In the oncology area, some of the most exciting new approaches involve antibody modulation of T-cells. Tan et al. reports on the structural basis of durvalumab binding to PD-L1 and the molecular mechanisms of PD-1/PD-L1 blockade. Their study highlights the importance of structural biology in rational drug design (Tan et al., 2017). Bardwell et al. provide an example of using a half DVD-Ig protein format to redirect cytotoxic T lymphocytes (CTLs) to kill tumor cells (Bardwell et al., 2017).

The Fc region of an antibody can recruit effector cells such as natural killer cells, macrophages, or neutrophils. It can also activate the complement system to destroy the target-associated cells. These properties referred to as “antibody-dependent cell cytotoxicity (ADCC)” and “complement-dependent cytotoxicity (CDC)”, respectively, are fundamental aspects of antibody biology that are being manipulated to create therapeutics with more potent biological activities. Wang et al. provided an overview on various antibody engineering efforts intended to improve efficacy and safety relative to the human IgG isotype (Wang et al., 2017b).

Antibodies are an important component in host immune responses against viral infections. It is natural that antibodies are becoming a viable therapeutic modality for treatment of viral infections including emerging viral pathogens such as Ebola that represent heightened public health concerns, as well as pathogens that have long been known, such as HBV. Kang et al. describe the preclinical PK study of an anti-HBV humanized and Fc-modified monoclonal antibody in mice and nonhuman primates (Kang et al., 2017).

Unlike small-molecule based therapies, therapeutic antibodies are large, complex molecules that are not easily formulated or delivered. In addition, therapeutic antibodies are produced as heterogeneous mixtures of molecules including different glycoforms that can vary greatly in molecular structure. Wang et al. reviewed the complex analytical tools that have been developed and optimized for the molecular and functional characterization of antibody therapeutics (Wang et al., 2017a). The basic principles of evaluation of biosimilar antibody therapies are discussed in the light of recommendations by the World Health Organization (WHO).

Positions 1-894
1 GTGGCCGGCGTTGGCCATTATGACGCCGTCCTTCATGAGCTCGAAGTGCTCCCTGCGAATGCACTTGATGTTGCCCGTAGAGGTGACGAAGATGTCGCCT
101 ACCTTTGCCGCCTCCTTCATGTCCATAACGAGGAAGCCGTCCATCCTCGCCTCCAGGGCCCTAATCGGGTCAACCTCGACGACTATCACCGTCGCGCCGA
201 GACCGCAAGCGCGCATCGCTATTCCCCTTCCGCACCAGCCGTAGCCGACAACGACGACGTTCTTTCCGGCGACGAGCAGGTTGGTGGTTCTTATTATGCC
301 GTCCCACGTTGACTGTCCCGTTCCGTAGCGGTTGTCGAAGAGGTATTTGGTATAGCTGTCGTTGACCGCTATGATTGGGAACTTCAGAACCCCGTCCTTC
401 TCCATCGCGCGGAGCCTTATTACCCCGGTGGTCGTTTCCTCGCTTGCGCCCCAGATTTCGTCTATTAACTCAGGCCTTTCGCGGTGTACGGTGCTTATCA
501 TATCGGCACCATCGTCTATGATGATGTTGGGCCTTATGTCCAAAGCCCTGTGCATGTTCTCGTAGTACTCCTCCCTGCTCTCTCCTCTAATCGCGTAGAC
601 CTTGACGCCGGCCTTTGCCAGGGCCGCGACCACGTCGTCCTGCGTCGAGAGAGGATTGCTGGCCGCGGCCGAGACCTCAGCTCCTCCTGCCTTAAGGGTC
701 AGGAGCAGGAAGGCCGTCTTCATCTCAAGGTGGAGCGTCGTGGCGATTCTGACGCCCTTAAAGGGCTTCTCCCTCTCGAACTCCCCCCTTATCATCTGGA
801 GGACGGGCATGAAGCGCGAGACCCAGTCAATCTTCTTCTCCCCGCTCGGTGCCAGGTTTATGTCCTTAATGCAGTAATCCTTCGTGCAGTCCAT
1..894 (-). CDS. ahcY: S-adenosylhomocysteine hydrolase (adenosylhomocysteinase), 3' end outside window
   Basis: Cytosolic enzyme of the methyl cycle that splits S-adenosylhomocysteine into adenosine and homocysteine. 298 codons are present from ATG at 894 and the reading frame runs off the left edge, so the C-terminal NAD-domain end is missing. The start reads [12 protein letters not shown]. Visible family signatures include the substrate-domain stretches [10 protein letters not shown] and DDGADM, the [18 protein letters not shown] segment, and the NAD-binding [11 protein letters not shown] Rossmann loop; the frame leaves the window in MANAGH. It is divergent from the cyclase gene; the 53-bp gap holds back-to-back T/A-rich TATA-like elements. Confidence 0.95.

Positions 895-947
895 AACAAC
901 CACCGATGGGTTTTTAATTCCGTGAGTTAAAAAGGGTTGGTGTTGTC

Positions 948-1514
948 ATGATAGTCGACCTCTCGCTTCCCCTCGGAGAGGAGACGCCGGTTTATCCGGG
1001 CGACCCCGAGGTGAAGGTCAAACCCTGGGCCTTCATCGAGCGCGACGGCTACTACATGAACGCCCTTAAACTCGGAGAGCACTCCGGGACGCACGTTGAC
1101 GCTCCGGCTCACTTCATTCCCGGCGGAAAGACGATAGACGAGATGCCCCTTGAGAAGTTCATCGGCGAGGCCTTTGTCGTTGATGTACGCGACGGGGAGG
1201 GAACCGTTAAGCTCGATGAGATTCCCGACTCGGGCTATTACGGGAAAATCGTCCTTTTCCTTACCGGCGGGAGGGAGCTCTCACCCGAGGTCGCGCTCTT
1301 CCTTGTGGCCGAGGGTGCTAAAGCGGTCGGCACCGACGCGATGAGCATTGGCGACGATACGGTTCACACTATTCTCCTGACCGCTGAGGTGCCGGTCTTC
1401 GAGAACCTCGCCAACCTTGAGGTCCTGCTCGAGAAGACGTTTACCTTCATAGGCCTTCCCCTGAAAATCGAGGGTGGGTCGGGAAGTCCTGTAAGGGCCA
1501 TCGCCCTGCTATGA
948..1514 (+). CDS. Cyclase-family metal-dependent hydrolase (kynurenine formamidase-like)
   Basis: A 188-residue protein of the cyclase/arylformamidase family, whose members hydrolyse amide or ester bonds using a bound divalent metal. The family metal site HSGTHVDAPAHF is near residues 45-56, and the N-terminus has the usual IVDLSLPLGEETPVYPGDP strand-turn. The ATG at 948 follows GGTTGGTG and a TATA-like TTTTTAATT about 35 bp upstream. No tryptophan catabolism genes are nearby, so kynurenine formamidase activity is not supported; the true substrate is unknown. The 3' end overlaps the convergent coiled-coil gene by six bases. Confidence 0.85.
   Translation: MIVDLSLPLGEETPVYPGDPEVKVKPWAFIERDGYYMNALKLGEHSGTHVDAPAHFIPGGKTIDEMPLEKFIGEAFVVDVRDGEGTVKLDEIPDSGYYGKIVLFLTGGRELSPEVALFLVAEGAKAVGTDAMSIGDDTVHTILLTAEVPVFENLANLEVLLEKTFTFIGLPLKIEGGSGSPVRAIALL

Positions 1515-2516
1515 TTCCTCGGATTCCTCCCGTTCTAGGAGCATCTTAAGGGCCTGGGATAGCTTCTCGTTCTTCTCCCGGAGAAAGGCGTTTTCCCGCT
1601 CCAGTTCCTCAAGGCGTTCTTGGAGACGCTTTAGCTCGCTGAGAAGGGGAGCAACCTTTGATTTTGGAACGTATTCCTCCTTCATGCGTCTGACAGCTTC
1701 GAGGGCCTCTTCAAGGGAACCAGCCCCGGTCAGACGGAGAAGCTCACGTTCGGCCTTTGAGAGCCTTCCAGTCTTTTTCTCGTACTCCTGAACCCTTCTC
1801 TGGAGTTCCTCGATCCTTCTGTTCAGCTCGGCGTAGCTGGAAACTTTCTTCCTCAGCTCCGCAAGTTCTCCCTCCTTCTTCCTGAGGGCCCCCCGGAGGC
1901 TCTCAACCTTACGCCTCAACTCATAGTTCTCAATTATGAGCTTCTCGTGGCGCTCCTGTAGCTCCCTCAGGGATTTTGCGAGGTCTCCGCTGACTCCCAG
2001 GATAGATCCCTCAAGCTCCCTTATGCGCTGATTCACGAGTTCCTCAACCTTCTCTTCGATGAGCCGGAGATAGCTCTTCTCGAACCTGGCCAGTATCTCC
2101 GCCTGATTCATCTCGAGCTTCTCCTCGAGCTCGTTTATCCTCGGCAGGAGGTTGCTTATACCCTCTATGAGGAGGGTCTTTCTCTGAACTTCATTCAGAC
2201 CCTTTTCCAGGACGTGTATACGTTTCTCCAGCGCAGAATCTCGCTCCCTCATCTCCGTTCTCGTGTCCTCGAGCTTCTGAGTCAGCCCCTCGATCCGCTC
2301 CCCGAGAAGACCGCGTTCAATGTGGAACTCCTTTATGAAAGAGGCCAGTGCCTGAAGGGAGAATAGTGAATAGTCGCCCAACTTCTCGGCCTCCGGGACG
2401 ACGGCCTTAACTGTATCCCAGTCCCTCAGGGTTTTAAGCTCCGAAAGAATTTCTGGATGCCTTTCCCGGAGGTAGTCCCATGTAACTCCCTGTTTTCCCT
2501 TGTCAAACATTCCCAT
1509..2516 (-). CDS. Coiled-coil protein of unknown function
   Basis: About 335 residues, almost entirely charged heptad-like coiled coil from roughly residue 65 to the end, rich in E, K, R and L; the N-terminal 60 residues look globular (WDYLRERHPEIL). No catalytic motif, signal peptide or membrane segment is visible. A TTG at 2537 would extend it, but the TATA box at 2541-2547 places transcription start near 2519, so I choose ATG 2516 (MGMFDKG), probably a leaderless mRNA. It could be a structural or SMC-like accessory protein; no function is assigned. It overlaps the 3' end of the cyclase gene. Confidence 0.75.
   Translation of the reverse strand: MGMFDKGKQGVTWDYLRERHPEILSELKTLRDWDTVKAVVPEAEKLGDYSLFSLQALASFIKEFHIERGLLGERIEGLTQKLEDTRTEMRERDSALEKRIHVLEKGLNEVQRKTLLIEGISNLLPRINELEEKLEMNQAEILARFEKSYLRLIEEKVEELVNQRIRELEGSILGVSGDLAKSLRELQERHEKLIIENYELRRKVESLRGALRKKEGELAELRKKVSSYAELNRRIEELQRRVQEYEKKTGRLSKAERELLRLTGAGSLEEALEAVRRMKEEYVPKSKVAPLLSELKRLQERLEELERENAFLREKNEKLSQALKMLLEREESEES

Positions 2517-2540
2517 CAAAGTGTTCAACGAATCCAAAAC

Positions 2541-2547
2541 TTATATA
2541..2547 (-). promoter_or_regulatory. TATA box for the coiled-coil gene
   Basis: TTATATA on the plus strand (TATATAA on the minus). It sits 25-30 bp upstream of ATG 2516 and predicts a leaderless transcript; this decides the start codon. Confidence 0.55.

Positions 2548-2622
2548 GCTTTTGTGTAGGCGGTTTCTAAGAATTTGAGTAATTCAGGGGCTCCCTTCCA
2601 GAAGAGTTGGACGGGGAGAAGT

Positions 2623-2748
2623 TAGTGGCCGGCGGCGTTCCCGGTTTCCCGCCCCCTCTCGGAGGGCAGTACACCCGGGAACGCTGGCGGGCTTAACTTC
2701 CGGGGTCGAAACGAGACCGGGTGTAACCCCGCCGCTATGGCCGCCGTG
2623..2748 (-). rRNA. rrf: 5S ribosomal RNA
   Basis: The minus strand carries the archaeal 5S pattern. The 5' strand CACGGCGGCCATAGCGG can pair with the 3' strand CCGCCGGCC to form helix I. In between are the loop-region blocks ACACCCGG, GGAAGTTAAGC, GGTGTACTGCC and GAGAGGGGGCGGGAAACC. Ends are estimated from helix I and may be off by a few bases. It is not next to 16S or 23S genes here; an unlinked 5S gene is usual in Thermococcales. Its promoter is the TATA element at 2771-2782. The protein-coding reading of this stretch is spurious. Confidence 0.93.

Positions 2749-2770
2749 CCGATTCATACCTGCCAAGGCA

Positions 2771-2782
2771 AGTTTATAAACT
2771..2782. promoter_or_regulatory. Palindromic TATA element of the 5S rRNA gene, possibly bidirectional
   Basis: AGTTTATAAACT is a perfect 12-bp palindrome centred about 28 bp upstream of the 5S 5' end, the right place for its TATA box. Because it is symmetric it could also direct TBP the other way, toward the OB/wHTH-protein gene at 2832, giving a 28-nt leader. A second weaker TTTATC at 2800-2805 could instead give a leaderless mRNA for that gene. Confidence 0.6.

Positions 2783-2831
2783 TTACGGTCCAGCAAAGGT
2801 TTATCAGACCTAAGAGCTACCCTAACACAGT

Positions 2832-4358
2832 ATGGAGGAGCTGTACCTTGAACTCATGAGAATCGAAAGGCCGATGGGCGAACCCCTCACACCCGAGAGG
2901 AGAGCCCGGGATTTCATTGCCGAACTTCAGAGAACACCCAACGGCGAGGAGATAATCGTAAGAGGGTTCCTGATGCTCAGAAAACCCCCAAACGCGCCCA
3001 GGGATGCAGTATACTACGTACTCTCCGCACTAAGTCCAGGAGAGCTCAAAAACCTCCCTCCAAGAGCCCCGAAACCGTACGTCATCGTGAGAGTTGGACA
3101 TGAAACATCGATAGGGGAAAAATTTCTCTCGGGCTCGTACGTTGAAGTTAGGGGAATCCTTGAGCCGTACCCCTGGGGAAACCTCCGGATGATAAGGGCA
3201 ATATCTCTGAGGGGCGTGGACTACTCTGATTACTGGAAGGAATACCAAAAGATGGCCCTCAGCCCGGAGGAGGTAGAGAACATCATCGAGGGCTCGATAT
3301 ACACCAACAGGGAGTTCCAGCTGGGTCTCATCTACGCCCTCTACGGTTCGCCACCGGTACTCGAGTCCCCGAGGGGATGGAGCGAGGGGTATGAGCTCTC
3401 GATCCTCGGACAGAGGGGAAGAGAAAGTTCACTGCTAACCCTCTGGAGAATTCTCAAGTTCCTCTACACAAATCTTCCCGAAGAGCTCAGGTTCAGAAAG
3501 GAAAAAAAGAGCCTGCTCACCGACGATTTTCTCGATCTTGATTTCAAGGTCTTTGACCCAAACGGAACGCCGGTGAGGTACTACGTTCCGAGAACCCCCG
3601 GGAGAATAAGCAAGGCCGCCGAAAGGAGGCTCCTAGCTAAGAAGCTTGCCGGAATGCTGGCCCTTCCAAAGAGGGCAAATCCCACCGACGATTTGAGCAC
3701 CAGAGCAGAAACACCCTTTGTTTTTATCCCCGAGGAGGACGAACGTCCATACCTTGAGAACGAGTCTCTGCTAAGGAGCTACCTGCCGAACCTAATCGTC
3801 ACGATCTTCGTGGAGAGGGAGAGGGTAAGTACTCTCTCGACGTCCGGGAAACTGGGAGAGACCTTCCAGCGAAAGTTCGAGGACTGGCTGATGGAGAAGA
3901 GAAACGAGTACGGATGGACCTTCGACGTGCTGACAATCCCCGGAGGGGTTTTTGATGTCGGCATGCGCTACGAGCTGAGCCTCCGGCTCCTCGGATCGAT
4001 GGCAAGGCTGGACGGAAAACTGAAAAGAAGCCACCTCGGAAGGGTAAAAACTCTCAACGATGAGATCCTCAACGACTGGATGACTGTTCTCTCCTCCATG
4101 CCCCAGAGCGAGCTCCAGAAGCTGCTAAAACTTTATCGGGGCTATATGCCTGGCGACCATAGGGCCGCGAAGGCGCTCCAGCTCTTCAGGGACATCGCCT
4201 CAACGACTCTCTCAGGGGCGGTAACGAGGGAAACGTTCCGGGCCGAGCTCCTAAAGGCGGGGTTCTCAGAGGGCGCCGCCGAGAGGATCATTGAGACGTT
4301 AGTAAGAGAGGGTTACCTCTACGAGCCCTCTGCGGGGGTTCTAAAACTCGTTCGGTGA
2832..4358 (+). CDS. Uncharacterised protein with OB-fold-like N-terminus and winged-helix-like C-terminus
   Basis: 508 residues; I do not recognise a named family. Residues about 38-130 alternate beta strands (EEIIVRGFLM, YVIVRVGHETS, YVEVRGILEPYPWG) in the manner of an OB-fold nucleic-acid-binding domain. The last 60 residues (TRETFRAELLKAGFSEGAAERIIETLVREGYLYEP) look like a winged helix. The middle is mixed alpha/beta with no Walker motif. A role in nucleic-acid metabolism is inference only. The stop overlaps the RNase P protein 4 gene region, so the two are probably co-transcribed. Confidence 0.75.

Despite the many advantages of antibodies as a drug modality, they have several limitations, chief amongst those being the high cost of manufacture. Therefore, non-antibody binding proteins have long been sought after as alternative therapies. Simeon and Chen provide an update on protein scaffolds that are being investigated and developed as therapeutic alternatives to antibodies (Simeon and Chen, 2017). Advantages and limitations of these protein scaffolds as therapeutics compared to antibodies are the subjects of a comprehensive discussion.



I would like to thank Dr. George Fu Gao for suggesting this special issue on therapeutic antibodies, Dr. Ningyan Zhang for her scientific input on the project and Dr. Georgina Salazar for her careful and critical editing of the manuscripts. I am indebted to the expert authors and anonymous reviewers who contributed to this effort. Last but not least, I want to thank Dr. Xiaoxue Zhang in the Protein & Cell editorial office for her diligent work to make this issue possible. I hope that our readers find the articles in this special issue informative and helpful in their future research.


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© The Author(s) 2017

Open AccessThis article is distributed under the terms of the Creative Commons Attribution 4.0 International License (, which permits unrestricted use, distribution, and reproduction in any medium, provided you give appropriate credit to the original author(s) and the source, provide a link to the Creative Commons license, and indicate if changes were made.

Authors and Affiliations

  1. 1.The Texas Therapeutics Institute, Brown Foundation Institute of Molecular MedicineUniversity of Texas Health Science Center at HoustonHoustonUSA